Polar Bear Collar Video: First-Person Camera Shows What It's Like To Be Ursus Maritimus

Polar bears are difficult to study in the wild. Not only are they tough to locate in the vast wilderness of the Arctic but when you do find one they tend to try and eat you.

In order to overcome these obstacles, researchers are recruiting a captive bear in Oregon Zoo to help calibrate a high-tech collar to track their behaviour.

It's hoped by doing so scientists can study how the animals are reacting to retreating ice caps and fill in some blanks in their knowledge of global warming.

Tasul chases a ball in sunny Oregon Zoo

Tasul, the white-furred participant, will wear a collar containing an accelerometer and a camera to record everyday behaviours like walking, eating, sleeping and swimming.

A GoPro camera has also been fitted to Tasul giving a pretty cool glimpse into everyday life as a bear in Oregon Zoo. Once calibrated they can be fitted - carefully - to wild animals.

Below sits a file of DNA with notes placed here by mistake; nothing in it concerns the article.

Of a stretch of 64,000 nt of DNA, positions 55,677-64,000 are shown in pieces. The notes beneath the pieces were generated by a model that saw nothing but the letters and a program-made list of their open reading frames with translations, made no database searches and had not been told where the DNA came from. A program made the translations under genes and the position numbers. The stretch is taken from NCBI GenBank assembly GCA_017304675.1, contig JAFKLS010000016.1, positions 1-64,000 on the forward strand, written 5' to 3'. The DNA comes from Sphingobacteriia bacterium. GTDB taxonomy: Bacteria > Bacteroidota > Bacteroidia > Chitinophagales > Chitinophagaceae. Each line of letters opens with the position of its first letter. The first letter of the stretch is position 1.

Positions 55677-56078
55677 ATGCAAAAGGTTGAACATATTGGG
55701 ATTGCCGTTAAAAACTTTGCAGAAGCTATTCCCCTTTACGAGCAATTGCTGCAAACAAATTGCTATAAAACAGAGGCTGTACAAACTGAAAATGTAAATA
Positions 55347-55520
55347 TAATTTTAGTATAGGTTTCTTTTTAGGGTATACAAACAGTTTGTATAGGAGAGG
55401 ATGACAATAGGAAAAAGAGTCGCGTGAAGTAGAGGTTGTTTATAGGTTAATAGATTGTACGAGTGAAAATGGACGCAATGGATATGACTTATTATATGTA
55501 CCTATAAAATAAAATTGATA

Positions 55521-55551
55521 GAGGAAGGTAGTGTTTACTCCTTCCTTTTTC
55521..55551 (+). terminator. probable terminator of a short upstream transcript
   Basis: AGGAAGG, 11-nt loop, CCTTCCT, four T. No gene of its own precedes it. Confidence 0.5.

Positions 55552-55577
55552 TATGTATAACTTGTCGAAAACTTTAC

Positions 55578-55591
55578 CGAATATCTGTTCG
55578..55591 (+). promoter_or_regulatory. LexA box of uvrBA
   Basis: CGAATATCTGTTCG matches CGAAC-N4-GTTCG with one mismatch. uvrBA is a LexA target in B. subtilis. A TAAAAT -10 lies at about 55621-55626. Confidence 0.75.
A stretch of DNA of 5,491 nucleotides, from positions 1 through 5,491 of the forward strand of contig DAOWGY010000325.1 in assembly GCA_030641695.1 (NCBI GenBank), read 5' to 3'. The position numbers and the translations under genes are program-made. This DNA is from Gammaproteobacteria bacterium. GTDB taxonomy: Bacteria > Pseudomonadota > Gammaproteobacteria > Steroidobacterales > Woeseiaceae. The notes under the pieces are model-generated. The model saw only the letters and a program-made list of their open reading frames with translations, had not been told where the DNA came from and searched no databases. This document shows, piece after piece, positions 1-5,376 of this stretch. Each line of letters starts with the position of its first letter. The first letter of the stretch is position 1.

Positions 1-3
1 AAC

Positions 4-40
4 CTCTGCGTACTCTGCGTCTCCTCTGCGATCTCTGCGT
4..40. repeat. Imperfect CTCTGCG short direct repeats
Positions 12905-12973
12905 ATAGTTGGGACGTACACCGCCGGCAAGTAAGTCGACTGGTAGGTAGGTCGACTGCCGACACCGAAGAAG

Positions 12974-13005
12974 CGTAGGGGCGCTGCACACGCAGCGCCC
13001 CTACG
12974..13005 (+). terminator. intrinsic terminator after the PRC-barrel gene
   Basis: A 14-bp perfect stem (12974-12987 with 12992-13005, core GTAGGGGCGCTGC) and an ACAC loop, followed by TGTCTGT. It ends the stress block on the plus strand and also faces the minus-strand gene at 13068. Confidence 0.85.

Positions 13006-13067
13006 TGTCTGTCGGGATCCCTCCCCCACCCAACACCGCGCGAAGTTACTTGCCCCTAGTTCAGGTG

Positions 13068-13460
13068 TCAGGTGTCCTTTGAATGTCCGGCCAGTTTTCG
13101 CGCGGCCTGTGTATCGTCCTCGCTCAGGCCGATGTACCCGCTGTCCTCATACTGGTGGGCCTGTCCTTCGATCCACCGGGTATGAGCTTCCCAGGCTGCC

This will then create a "digital footprint" for polar bear behaviour in the Arctic.

Anthony Pagano, a wildlife biologist with the USGS Alaska Science Center, said in a statement: "Our research shows that polar bears are being displaced from sea ice habitats they formerly used.

"This collaborative project with the Oregon Zoo will help us understand the implications between going to land or staying with the ice as it retreats hundreds of kilometres north into the Arctic Basin."